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Sensenbrenner: Administration’s Real ID Delay Leaves America Vulnerable

The law makes it more difficult for terrorists and criminals to alter their identities by counterfeiting documents

The Obama administration is ignoring the security risk of delaying Real ID implementation. In December, the administration announced that the Department of Homeland Security would indefinitely defer Real ID implementation, despite previous promises to Congress to meet the Jan. 15, 2013, deadline.

I am disappointed and extremely concerned that the administration will not be honoring the commitment DHS gave me and other members of the House Judiciary Committee. The decision is a dangerous reversal and betrayal.

On March 21, 2012, DHS Assistant Secretary David Heyman testified before the House Subcommittee on Crime, Terrorism and Homeland Security and assured Congress that DHS would not extend the Real ID deadline for states.

Several months later, the administration announced it would grant a “temporary deferment” to states that are not Real ID compliant. DHS will develop a schedule for implementation for some undefined date in the future —a schedule that will not even be released until fall of this year.

The administration is playing with fire.

The 9/11 commission provided a full report on gaps in our national security. The commission parsed no words, stating, “For terrorists, travel documents are as important as weapons.”

The worst terrorist attack on U.S. soil exposed weaknesses in our processes for issuing driver’s licenses and identification documents.

The report also noted that “fraud in identification documents is no longer just a problem of theft.” We now know that the 9/11 hijackers had at least 30 pieces of identification — most of which were fraudulently obtained by using loopholes in the system.

These pieces of identification enabled the 19 terrorists to move freely throughout the United States. With these IDs, terrorists took flying lessons, purchased airline tickets, rented cars and boarded airplanes — actions that enabled them to kill almost 3,000 innocent Americans.

As a result, the commission recommended implementing basic standards for driver’s licenses. This recommendation is particularly important because licenses act as “breeder documents” for other forms of ID and certifications.

After the 9/11 commission findings and recommendations were clear, Congress acted. Real ID passed overwhelmingly in the House and unanimously in the Senate — including the vote of then-Sen. Barack Obama.

But since that time, the process has been slow. Every step of the way, the Obama administration has stonewalled implementation of this critical national security law. They have not given states necessary and timely guidance, encouraging states not to comply and causing delay after delay.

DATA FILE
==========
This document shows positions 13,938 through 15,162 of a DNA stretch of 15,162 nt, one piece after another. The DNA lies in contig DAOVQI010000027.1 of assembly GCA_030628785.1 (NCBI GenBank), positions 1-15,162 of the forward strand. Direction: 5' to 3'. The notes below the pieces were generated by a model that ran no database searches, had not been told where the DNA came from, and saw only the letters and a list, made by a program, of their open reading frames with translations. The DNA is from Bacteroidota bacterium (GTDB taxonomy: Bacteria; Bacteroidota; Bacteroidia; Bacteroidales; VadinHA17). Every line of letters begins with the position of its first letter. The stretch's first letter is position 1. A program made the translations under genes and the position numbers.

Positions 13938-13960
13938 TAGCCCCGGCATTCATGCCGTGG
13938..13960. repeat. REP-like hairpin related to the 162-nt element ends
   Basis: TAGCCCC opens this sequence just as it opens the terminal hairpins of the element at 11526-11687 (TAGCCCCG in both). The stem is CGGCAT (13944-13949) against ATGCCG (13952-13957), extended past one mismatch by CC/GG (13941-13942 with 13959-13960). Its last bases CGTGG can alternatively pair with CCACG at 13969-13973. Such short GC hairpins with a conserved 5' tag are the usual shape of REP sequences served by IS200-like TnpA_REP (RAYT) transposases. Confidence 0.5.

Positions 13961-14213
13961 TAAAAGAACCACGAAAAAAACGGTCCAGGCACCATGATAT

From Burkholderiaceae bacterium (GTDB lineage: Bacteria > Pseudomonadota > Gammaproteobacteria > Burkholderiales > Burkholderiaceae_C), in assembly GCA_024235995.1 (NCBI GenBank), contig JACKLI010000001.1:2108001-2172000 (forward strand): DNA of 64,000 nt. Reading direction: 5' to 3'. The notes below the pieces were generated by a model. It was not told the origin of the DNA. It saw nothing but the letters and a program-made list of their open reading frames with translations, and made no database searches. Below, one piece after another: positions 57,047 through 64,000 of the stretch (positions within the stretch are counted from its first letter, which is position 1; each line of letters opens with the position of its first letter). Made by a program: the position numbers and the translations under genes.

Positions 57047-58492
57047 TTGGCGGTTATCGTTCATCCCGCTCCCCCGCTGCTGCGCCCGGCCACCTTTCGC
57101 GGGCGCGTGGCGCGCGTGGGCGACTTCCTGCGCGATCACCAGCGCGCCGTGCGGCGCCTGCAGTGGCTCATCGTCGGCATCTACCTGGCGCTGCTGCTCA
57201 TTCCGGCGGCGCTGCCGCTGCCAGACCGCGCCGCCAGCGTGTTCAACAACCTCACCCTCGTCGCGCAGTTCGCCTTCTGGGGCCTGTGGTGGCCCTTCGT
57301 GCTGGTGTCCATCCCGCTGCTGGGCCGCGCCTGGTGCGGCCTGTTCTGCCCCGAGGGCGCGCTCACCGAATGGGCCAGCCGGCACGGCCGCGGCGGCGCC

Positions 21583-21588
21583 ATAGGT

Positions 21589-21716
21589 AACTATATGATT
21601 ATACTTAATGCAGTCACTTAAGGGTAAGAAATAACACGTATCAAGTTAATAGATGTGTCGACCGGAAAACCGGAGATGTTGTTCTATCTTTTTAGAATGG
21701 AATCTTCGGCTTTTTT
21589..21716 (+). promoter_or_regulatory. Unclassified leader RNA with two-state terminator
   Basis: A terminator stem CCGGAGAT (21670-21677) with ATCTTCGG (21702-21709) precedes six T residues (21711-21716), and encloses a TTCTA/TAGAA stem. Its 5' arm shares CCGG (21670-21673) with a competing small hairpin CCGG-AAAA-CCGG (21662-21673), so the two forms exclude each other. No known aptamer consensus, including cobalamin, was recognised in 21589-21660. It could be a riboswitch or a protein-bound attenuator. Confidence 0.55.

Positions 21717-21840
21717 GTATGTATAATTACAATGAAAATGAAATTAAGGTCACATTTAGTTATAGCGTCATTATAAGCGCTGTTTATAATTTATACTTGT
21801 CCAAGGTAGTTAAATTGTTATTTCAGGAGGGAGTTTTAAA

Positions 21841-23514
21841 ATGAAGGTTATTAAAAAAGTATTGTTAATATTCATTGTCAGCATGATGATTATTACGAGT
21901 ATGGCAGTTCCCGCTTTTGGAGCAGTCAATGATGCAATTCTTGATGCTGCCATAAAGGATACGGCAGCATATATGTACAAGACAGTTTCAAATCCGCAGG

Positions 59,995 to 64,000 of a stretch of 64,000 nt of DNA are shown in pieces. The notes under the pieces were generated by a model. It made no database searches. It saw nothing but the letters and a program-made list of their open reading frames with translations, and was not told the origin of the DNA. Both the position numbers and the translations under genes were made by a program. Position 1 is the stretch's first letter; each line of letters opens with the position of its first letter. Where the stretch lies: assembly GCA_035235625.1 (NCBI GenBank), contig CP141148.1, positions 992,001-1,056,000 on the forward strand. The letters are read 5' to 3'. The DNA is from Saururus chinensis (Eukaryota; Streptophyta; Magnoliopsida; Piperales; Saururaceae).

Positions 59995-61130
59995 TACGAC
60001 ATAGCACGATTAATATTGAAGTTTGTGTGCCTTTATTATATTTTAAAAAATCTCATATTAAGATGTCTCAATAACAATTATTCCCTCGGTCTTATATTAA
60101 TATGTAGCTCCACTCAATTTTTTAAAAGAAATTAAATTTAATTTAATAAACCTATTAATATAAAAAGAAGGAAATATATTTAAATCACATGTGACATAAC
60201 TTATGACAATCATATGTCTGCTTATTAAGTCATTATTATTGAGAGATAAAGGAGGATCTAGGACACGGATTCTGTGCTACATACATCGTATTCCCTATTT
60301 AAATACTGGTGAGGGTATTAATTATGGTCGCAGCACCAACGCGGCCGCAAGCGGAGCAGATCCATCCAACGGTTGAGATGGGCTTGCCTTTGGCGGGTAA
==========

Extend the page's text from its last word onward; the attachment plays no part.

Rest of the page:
Real ID is not a national ID card. Instead, the law establishes minimum security standards for licenses and identification cards and requires states to verify that applicants at a DMV are who they say they are.

The law makes it more difficult for terrorists and criminals to alter their identities by counterfeiting documents, such as a birth certificate, or using a false Social Security number to legally obtain a valid ID.

For example, Ziad Jarrah, one of the terrorists responsible for the attack in Pennsylvania, was pulled over for speeding just two days before 9/11. He was able to hold multiple licenses and avoid detection. Instead of raising a red flag, all he got was a ticket.

The longer the administration delays compliance, the longer these weaknesses threaten our national security.

In 2011, the 10th Anniversary Report Card issued a harrowing warning that we cannot ignore: “The delay in compliance creates vulnerabilities and makes us less safe. No further delay should be authorized; rather, compliance should be accelerated.”

The administration’s deferment announcement claims that DHS will work with noncompliant states to fully implement Real ID. But, if history is any indication, I am not holding my breath. This is the fourth time DHS delayed implementation of something the 9/11 commission said was critical to preventing another terrorist attack.

The Real ID Act was born out of recommendations by the 9/11 commission as a necessary component to keeping America safe. The 10th Anniversary Report Card reaffirmed the need for minimum standards for identification. It is long past time for the administration to implement the law and close this critical national security vulnerability.

Rep. Jim Sensenbrenner, R-Wis., is a former chairman of the House Judiciary Committee and current chairman of the Judiciary Subcommittee on Crime, Terrorism, Homeland Security and Investigations.

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